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SF police, Pride Parade reach deal to allow limited number of officers to march in uniform

San Francisco policemen hold hands while walking during the San Francisco Pride Parade and Celebration on June 30, 2019, in San Francisco. I Photo by Arun Nevader, via Getty Images

San Francisco police officers, first responders and Mayor London Breed will march in San Francisco’s Pride Parade after a compromise agreement was reached with event organizers.

A limited number of officers in uniform will be allowed to march in the parade, which is scheduled to return on June 26 after two years of dormancy because of the pandemic. 

Recently, however, the event was embroiled in controversy when members of the San Francisco Police Department, along with LGBTQ+ members of the San Francisco Sheriff’s Office and the San Francisco Fire Department, said they would not participate in the parade because of a prohibition on police officers marching in uniform.

Under the terms of the agreement, SFPD Command staff will be allowed to march in dress uniform without weapons and will be joined by fewer than 10 support officers who are armed. The largest contingent will be made up of officers who will march in polo shirts or casual attire showing their affiliation with the department.

“I am very pleased that the San Francisco Police Officers Pride Alliance and San Francisco Pride have come to a resolution regarding the participation of uniformed officers in this year’s Pride Parade,” SFPD Chief Bill Scott said in a statement. “Our police officers will be part of a contingent of front-line public safety employees led by Mayor London Breed.”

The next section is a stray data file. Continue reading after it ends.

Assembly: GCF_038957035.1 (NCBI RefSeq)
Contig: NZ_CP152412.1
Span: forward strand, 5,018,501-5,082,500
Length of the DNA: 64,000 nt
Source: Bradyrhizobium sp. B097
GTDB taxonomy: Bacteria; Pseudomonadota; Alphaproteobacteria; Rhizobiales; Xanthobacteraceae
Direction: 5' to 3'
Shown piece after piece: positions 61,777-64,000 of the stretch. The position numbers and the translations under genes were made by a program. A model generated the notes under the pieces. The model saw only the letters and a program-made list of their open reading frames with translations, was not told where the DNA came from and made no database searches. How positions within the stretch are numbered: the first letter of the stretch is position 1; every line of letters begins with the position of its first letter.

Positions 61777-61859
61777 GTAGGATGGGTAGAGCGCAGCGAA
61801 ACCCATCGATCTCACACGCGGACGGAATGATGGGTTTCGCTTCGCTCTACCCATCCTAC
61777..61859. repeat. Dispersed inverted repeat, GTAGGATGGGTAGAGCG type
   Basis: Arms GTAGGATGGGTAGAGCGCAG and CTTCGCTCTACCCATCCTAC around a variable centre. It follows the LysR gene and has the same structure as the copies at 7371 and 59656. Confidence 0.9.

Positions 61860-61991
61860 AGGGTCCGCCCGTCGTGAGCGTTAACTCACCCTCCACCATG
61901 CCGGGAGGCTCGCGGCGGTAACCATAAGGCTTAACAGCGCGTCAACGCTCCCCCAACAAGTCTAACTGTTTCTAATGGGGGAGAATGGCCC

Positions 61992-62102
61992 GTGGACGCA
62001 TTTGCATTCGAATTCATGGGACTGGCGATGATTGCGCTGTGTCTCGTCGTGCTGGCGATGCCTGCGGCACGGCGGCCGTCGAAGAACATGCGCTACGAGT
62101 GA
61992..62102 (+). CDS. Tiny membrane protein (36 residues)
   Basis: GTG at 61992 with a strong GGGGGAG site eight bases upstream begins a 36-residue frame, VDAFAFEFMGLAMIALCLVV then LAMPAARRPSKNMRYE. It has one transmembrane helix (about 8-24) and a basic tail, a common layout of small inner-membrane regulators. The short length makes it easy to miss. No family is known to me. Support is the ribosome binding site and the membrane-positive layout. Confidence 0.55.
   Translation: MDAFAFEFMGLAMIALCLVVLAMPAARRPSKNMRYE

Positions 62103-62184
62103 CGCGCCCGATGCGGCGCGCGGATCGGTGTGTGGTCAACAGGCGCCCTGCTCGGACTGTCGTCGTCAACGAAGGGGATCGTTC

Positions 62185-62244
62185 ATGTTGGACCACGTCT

Breed previously said she would not participate in the event in solidarity with law enforcement, but the mayor’s office confirmed her participation Thursday. Supervisor Matt Dorsey, who until recently worked for the police department, confirmed to The Standard that he will also participate in the parade.

“I appreciate how our LGBTQ police officers and public safety workers came together with the Pride Board to come up with a compromise,” Breed said in a statement. “The understanding and respect they showed each other is reflective of this year’s pride theme: love brings us together.”

State Senator Scott Wiener, who represents San Francisco, cheered the news of compromise in a statement Thursday.

“I’m grateful that Pride, the LGBT Pride Alliance, and the Mayor came together to broker this resolution,” Weiner said. “The LGBTQ community is under severe assault around the country —lives are literally at risk—and we all need to unify to fight back. I’m looking forward to an awesome Pride Month.”

Terms of the full agreement were not immediately available.

“They were trying to honor what we were asking of them and the things that they do to keep the event safe,” said Carolyn Wysinger, the board president of San Francisco Pride. “It’s really coming along and we’re excited to have a little bit of this burden lifted.”

The Pride Board, Pride Alliance, Human Rights Commission and Supervisor Matt Dorsey will form a new working group beginning this month through June 2023 to discuss policy to help support and recognize the LGBTQ+ community.

Check back for updates to this story.

Kevin Truong can be reached at